• Griffin3 says:

      You mean, the way we let people drink and smoke themselves to death, because they don’t care enough to make the change for themselves? The way they prioritize fingernails and escalades and bling above health care, and then expect the rest of the country to pay for it when their untreated ailments become emergent, high-dollar problems?

      Every 15th, when I pay more money in my quarterly taxes, and wind up with just a little less money after working more hours … I could get comfortable letting some of them die. Pretty damn comfortable. Deep overstuffed, 30-year old leather barcalounger comfortable. That answer your question?

      • throckmorton says:

        I like whitecoat’s point about the Ipods. It seems that every uninsured patient that I see has the latest IPOD touch and is surfing the internet while I examine them. They will buy this stuff, not to mention the most expensive tennis shoes and gold chains but expect society to pay for their healthcare.

  2. throckmorton says:

    I’m sure that you have seen this, but as soon as an illegal hits the ED door, ICE wants nothing to do with them so they don’t get stuck with a hospital bill. The same is true for all but the worst criminals. We have had some patients arrested as soon as they are discharged so the law enforcement agency does not have to pay the bill.

    Right now, the illegals just move on to the next sanctuary city to rob them of their healthcare dollars and resources until they too go belly up.

  3. igloodoc says:

    And the cascade of failure begins.

    As WC indicated, the dialysis patients will continue to present to the Emergency requiring dialysis. As EMTALA dictates, the emergency will be required to stabilize the condition by…. dialysis. At a greatly increased cost. The patient will now have to be transferred to a facility that does dialysis. Until the next hospital can no longer do dialysis, and closes its dialysis unit. And so on.

    The problem long has ceased to be if we should ration care, but rather how we ration care. Should non-citizens get care? If you answer yes, then you are you prepared to forego, say annual mammogram screening for 40-50 yr old women?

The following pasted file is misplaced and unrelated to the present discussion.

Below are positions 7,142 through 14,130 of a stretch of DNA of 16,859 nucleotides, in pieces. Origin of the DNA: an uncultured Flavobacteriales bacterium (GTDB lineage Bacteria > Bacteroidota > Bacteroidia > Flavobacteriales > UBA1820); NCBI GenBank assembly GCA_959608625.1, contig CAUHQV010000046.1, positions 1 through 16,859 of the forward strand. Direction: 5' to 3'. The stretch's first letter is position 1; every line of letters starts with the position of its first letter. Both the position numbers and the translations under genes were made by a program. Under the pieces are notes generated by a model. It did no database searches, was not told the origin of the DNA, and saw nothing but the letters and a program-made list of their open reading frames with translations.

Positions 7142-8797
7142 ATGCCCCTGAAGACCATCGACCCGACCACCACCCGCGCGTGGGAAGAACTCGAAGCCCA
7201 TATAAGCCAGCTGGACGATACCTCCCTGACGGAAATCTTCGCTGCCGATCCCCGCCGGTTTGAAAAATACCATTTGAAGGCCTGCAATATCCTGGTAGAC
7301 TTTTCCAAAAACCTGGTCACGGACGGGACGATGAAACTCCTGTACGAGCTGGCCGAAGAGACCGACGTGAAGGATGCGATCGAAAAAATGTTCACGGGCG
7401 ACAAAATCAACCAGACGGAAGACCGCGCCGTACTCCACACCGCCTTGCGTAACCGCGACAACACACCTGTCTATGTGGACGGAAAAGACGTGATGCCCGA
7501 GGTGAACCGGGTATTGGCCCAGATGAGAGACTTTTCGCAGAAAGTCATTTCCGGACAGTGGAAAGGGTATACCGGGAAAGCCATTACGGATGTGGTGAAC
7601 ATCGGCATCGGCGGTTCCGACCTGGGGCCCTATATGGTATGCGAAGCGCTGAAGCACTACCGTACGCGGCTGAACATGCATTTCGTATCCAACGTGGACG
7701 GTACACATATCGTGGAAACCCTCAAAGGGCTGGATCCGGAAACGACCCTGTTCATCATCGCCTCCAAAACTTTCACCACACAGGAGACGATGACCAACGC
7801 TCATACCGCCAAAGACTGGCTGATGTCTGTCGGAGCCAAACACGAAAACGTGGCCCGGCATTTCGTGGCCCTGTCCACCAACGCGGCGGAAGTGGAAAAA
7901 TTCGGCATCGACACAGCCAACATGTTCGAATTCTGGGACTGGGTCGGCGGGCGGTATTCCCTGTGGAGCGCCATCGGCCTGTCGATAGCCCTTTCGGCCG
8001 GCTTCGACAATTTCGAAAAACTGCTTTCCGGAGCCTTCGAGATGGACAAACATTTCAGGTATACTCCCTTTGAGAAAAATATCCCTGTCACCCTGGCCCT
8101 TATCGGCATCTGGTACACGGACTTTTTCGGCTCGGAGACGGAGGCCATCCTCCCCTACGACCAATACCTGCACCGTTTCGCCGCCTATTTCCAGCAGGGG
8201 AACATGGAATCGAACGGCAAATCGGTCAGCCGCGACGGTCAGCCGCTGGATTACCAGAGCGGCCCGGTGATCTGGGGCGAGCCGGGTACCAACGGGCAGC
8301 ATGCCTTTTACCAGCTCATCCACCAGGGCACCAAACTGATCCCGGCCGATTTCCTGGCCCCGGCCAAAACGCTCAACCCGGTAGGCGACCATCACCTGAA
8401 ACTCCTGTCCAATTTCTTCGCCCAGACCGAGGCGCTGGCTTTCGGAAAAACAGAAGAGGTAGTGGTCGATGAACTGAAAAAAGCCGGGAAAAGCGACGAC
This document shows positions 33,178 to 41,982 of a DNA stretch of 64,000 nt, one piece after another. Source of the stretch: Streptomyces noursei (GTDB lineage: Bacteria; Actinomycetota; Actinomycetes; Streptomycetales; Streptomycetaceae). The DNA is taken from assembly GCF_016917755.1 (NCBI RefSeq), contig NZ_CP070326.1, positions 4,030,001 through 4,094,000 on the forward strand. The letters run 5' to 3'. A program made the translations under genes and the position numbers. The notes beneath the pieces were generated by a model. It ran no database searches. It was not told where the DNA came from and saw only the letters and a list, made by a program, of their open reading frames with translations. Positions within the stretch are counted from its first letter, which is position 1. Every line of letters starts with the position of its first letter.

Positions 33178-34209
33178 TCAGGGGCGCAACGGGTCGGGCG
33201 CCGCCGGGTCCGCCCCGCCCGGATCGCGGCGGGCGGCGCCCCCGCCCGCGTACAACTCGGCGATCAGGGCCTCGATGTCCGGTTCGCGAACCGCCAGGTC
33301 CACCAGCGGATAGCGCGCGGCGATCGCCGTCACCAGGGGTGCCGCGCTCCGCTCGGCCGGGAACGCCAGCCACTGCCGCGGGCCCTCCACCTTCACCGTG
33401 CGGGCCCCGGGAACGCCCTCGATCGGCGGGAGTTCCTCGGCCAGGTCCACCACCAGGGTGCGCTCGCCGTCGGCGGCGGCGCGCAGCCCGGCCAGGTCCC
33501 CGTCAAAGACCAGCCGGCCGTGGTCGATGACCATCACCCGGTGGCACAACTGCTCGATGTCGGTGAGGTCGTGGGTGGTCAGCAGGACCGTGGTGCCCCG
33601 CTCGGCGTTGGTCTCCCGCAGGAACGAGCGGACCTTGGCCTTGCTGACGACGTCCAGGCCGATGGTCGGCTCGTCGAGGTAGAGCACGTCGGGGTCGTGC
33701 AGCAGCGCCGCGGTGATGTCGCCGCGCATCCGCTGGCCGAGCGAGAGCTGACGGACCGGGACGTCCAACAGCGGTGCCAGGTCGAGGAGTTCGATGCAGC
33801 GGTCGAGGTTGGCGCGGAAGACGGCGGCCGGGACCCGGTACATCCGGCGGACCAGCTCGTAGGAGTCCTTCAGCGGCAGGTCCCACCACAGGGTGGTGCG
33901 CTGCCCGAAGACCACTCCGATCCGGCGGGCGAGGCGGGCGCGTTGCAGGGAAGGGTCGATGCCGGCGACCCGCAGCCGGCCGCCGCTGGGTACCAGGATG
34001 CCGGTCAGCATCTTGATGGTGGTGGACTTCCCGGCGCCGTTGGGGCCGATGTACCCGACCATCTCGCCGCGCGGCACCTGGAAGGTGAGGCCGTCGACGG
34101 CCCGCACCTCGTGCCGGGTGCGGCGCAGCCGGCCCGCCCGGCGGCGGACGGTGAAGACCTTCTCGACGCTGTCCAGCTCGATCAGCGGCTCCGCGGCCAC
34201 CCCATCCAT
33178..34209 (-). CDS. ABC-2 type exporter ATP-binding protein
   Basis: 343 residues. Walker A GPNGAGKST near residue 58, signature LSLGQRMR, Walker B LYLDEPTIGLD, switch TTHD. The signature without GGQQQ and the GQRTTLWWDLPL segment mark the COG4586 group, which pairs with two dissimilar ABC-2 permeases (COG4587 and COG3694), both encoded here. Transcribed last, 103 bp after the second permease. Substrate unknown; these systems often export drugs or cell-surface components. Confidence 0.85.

Difficult choices will need to be made. The only thing the recent health care debate has proved is that the lawyer/politician class is incapable of making them.

  4. Though I can understand the sentiment that treating illegal immigrants and deporting them is a possible approach, this will only lead to unnecessary suffering when these people don’t seek treatment because of the fear of being found and deported. If there is real concern about illegal immigration, then the federal government needs to crack down hard on businesses and individuals that employ people who are not American citizens. Only by eliminating the job opportunities will the flow of illegal immigrants be slowed.

    It makes no sense to hold a carrot in one hand and a whip in the other. Decide on whether you need to employee people and give them citizenship or work permits or decide that the net benefit that these workers provide is not worth the cost and make coming to America illegally not worth the effort.

    • DensityDuck says:

      “Though I can understand the sentiment that treating illegal immigrants and deporting them is a possible approach, this will only lead to unnecessary suffering when these people don’t seek treatment because of the fear of being found and deported.”

      These people’s existence in our country is a violation of our country’s laws. They knew this when they came across the border. If they’re experiencing “suffering” because they refuse to seek treatment, then it’s THEIR OWN DAMN FAULT.

      Let me turn this around. I jump off a bridge and break my arm. Would you have sympathy for my suffering? After all, according to you, the source of suffering is irrelevant; I’m suffering, treat me! For free! Right now!

      • Joe says:

        “Let me turn this around. I jump off a bridge and break my arm. Would you have sympathy for my suffering?”